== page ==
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July Month in Review
Well if you sold in May, in line with the “Sell In May And Go Away” annual investor phrase, you would have missed the second best month of the year for the S&P 500 (+2.06%), the Dow Jones Industrial Average (+2.68%), and the Russell 3000 (+1.89%). If you had any sort of global exposure you most likely also missed the even better return of the MSCI World ex USA (+2.98%). Meanwhile you would have grabbed the unexciting returns of the Barclays US Aggregate Bond Index of (+0.17%) or thereabouts, depending on your “safe-zone” investment strategy1.
July brought with it many good economic reports for June, keeping investor confidence high and momentum to the upside. Consumer spending, which is still the largest contributor to economic growth in the US, saw a rebounding 2nd Quarter. The jobs report as well blew away expectations, contributing a healthy 220,000 jobs to the already full pot, strengthening again the income potential of the overall consumer – which should in turn continue to strengthen consumer spending over the coming months. While we did see wages grow at a slightly less-than-expected pace, we still believe that wages will have its day in the near future, allowing fears of no inflation to subside quickly, and the Fed to be as trigger-happy friendly as we would want them to be. The ISM Manufacturing Index had an extremely high reading for June of 57.8, much higher than expected, showing that our economy is doing just fine.
Both the Federal Reserve and the European Central Bank left rates unchanged, as we should continue to see a diverging policy of tightening in the US, and loosening in Europe.
We continue to be optimistic about the US economy, however we are finding much more of our attention beyond the boarders in Europe and Emerging Markets. The trepidation of diversifying globally over the three years prior to 2017 have all but ceased and while our underweight to international holdings remains, we have looked at making a second move into international waters, following our increase we made towards the latter half of 2016. Our overall thematic excitement is centered simplistically around the fact that valuations are trading at long-term discounts internationally, vs. above averages in the US; and at the same time dividend rates are higher and central banks are being more accommodative.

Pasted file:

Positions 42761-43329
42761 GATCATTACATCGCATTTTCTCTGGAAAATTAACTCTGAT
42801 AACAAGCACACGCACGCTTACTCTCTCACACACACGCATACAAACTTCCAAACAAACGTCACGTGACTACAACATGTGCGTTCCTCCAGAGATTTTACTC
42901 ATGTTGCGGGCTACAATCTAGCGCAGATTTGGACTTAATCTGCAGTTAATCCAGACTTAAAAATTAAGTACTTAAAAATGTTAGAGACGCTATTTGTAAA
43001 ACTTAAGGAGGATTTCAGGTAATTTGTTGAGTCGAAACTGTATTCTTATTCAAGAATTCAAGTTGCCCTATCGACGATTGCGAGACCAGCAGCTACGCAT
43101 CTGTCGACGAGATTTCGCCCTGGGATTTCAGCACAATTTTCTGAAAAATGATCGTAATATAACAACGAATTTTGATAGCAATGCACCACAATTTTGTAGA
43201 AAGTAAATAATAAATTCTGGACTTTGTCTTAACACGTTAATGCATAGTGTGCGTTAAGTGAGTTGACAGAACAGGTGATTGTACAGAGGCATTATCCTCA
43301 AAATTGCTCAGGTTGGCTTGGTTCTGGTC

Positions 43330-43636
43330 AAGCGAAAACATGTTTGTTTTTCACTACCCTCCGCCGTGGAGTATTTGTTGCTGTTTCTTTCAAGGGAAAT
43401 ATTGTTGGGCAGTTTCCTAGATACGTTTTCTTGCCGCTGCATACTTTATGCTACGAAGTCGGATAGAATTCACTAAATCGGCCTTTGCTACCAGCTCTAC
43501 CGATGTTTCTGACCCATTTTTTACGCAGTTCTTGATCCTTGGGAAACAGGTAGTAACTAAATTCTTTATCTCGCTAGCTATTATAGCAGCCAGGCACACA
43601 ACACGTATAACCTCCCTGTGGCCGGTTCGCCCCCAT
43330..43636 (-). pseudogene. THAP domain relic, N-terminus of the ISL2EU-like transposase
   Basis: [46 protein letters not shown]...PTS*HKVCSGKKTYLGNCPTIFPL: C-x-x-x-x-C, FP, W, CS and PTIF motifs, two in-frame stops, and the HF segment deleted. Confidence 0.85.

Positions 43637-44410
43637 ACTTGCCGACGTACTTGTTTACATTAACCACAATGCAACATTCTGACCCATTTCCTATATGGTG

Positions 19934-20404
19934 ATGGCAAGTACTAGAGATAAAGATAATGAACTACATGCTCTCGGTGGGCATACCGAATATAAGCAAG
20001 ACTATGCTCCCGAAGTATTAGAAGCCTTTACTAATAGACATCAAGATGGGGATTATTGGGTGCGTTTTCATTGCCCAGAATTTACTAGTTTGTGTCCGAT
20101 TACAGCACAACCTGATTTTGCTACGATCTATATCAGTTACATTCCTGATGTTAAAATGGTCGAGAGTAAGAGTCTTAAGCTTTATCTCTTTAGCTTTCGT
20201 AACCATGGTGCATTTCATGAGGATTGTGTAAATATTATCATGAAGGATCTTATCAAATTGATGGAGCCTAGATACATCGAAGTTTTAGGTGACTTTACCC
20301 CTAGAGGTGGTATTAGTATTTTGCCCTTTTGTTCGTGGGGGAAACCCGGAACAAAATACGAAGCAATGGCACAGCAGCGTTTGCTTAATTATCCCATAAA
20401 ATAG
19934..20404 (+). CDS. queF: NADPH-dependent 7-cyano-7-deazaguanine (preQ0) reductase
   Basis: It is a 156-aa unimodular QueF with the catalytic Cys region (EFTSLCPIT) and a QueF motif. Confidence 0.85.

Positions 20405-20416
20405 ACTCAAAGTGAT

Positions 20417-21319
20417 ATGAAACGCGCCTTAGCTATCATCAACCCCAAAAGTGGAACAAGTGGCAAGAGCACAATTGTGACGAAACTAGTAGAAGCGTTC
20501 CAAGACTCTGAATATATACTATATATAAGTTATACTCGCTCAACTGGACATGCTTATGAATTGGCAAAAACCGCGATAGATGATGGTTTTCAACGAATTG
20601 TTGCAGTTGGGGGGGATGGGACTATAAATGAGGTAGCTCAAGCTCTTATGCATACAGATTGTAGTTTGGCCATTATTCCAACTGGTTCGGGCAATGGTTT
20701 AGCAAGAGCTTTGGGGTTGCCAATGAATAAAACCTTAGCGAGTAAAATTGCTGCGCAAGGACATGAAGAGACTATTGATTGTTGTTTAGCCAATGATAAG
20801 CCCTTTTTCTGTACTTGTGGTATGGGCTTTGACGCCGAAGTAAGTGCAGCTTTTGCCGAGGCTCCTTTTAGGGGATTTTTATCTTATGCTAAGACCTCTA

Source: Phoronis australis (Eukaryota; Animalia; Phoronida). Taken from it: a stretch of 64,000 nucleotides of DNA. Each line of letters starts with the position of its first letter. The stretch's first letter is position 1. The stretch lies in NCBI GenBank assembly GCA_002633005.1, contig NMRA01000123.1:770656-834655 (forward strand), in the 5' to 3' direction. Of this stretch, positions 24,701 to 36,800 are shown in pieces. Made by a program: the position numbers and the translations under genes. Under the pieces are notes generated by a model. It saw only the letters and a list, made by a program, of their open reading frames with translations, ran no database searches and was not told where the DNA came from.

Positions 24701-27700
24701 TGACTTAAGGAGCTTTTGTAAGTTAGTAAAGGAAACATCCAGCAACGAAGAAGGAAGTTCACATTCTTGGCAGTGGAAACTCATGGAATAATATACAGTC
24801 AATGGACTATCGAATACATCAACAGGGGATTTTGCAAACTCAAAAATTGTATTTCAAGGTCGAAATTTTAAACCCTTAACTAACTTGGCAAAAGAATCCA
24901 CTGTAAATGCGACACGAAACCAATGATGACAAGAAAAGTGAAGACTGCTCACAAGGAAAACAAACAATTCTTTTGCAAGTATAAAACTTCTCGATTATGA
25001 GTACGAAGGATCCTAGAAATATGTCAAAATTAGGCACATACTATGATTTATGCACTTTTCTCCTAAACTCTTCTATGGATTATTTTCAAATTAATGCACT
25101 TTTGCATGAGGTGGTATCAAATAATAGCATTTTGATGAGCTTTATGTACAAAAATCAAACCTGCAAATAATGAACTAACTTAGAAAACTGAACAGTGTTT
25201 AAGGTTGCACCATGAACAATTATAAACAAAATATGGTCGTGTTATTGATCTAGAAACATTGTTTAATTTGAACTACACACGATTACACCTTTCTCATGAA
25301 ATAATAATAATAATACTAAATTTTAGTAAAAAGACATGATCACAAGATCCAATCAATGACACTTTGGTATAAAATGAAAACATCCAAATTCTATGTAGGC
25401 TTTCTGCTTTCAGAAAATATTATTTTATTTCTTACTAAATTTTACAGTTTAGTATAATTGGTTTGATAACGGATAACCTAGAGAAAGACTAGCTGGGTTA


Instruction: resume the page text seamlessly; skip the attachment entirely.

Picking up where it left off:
Our main hesitation continues to be in our energy exposure and the “double dip” nature of the environment we are seeing play out this year. Energy companies are hurting and there is an ever increasing conversation among oil and gas participants that this is the worst slump in the energy sector experienced over multiple generations. We will maintain our eye on this as we look to reposition portfolios through the rest of the year.If you have any questions or wish to discuss our thoughts in more detail, please do not hesitate to reach out.
LPL Financial Advisor
Vice President, AGH Wealth Management
The economic forecasts set forth in the article may not develop as predicted and there can be no guarantee that strategies promoted will be successful. Investing involves risk, including the loss of principal. The opinions voiced in this material are for general information only and are not intended to provide specific advice or recommendations for any individual. All indices are unmanaged and cannot be invested into directly. Unmanaged index returns do not reflect fees, expenses, or sales charges. Index performance is not indicative of the performance of any investment. Past performance is no guarantee of future results.
Because of their narrow focus, sector investing will be subject to greater volatility than investing more broadly across many sectors and companies.
Dollar cost averaging involves continuous investment in securities regardless of fluctuation in price levels of such securities. An investor should consider their ability to continue purchasing through fluctuating price levels. Such a plan does not assure a profit and does not protect against loss in declining markets International investing involves special risks such as currency fluctuation and political instability and may not be suitable for all investors. These risks are often heightened for investments in emerging markets.